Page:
Tag Archives: illness

Dreamfall by Amy Plum

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Dreamfall by Amy Plum
HarperTeen, May 2017

I was really enjoying this imaginative and gripping scifi horror thriller, but then I started to get this little niggle: there wasn’t much left to read and there seemed a fair bit of plot to squeeze in. And then, oh crap, I realized it’s the first book in a series. Why, why, why? It felt like another 50 pages would have been quite sufficient to tie up all the ends and give us a satisfying resolution. But, oh no, Ms Plum, who has written other series, wants to keep it going. Still, on the basis of reviewing what’s in front of me and not what I wish it was, here goes….

After an experimental treatment for severe insomnia goes wrong, seven teens are stuck together in a place they call Dreamfall, which throws them alternately between one of their nightmares and a white waiting room-like void. The nightmares are various degrees of chilling and originality, including monsters, clowns, and zombie monks, and the author ratchets up the tension as the teens race to out of each nightmare and back to the Void.

The Dreamfall teens are mixed in age, ethnicity and social class and two of them, 16 year old Catalina and 18 year old Fergus narrate these sections. Initially it’s all a bit of a jumble with seven characters, but they do gradually shake out into at least two-dimensions. A third narrator, Jaime, is a medical student who was observing the treatment in the lab and this allows the reader to see the doctors’ reactions, improbable as they sometimes are, as well as allowing us to peek at the subjects’ files and find out the differing reasons for their insomnia.

The plot rattles along at a breakneck pace, only to come to an abrupt cliff-hangerish sort of ending. No real resolution is reached, just further twists thrown in along with a bunch of other loose ends. It’s not clear where the author is going to take this, or if this is going to be a trilogy or duology. For my money, this should have been a one and done, but teens who like series may disagree.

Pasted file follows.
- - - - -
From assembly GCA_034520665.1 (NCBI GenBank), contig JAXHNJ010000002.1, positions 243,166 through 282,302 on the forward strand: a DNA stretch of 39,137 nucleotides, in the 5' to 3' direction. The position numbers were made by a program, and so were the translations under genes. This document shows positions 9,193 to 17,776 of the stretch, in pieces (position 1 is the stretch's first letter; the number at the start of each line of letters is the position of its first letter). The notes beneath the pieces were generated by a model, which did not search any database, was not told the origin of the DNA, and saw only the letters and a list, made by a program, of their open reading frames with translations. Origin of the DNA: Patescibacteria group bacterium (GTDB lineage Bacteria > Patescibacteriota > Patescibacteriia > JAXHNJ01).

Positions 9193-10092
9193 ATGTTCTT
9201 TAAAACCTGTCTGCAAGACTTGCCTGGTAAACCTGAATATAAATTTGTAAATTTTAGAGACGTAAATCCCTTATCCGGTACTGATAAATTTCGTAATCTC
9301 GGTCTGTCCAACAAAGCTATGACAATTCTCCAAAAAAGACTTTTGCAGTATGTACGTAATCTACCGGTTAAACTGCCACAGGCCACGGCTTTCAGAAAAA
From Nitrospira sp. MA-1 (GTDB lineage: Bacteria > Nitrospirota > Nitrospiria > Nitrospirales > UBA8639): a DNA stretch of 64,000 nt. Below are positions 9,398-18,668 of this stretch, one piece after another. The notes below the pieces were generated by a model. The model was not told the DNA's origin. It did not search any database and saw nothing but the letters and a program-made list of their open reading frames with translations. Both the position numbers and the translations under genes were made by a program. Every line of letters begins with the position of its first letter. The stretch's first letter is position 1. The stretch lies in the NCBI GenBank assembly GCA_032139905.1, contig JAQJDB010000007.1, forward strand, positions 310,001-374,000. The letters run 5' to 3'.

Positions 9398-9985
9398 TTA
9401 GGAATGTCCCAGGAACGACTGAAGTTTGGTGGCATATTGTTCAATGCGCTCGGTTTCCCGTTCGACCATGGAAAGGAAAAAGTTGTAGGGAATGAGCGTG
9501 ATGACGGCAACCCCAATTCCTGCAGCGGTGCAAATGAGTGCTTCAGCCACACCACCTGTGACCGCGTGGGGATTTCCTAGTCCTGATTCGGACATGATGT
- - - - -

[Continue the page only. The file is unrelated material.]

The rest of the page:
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Four Weeks, Five People by Jennifer Yu

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Four Weeks, Five People by Jennifer Yu
Seventeen/Harlequin Teen, 2017

I always enjoy a good teen with issues novel, and this decent, easy reading, realistic YA novel has five teens with five different issues! Stella (depression), Clarissa (OCD), Andrew (anorexia), Ben (bipolar), and Mason (narcissism) have all been sent to Camp Ugunduzi, a “wilderness therapy camp.”

Debut novelist Yu makes a reasonable go at creating these five different characters who narrate the four weeks of camp. Of the five, I most enjoyed spending time with Stella, who has a caustic wit, and Clarisa, who is genuinely striving to ‘get better’ even though her definition of what that means changes over the four weeks. Andrew is also a sweetheart, and I felt that the author got closest to his psychology than to any of the others. I found Ben’s chapters rather long winded and Mason just feels like a filler character to make up the five. All the characters are apparently white, with the exception of Asian Clarisa.

Very little of the solo or group therapeutic treatment is actually shown. The camp director is perceived as creepy and full of anodyne cliches and the teens deride their two counselors, Josh and Jessie, as a hippie and a drill sergeant. Conversely, there is much rule-breaking including heavy drinking, without consequence, which leads to a potentially skewed portrayal of what such a camp might offer.

The group are told to create a Safe Space Cabin as a team project, which seems like it’s meant to provide a spine for the novel but it gets a bit shuffled into the background. A tragedy in the final third of the book feels a little perfunctory, and happens offstage so lacks immediate impact. Really, only Clarisa seems to derive much benefit from the camp, though they create strong relationships with each other.

While debut novelist Yu has drawn from her own experience of mental illness, she does not cite any additional research or offer any helpful resources for teens who might recognize their own challenges (though I did read this as an ARC so it might have changed).

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Ms. Bixby’s Last Day by John David Anderson

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ms-bixbyMs. Bixby’s Last Day by John David Anderson
Walden Pond, 2016

Taking a sharp turn away from the fantasy action of Sidekicked and The Dungeoneers, Mr Anderson has written an impressive and moving realistic novel.

Sixth grade teacher Ms. Bixby announces to her class that she is sick and will have to leave before the end of the school year. But she leaves sooner than expected, and there’s no chance to have her planned Last Day shindig, so Topher, Steve, and Brand decide to take the celebration to her in hospital instead.

Most of the book takes place over the course of the day that the three boys bunk off school, and follows their quest to gather all the items to make the event perfect. Narrated in turn by each boy, we get to know them, and understand their relationship with their teacher and why they are all so individually motivated to make this party perfect. Ms Bixby has entered each of their lives in different ways and made them feel special, and very gradually we find out how and why.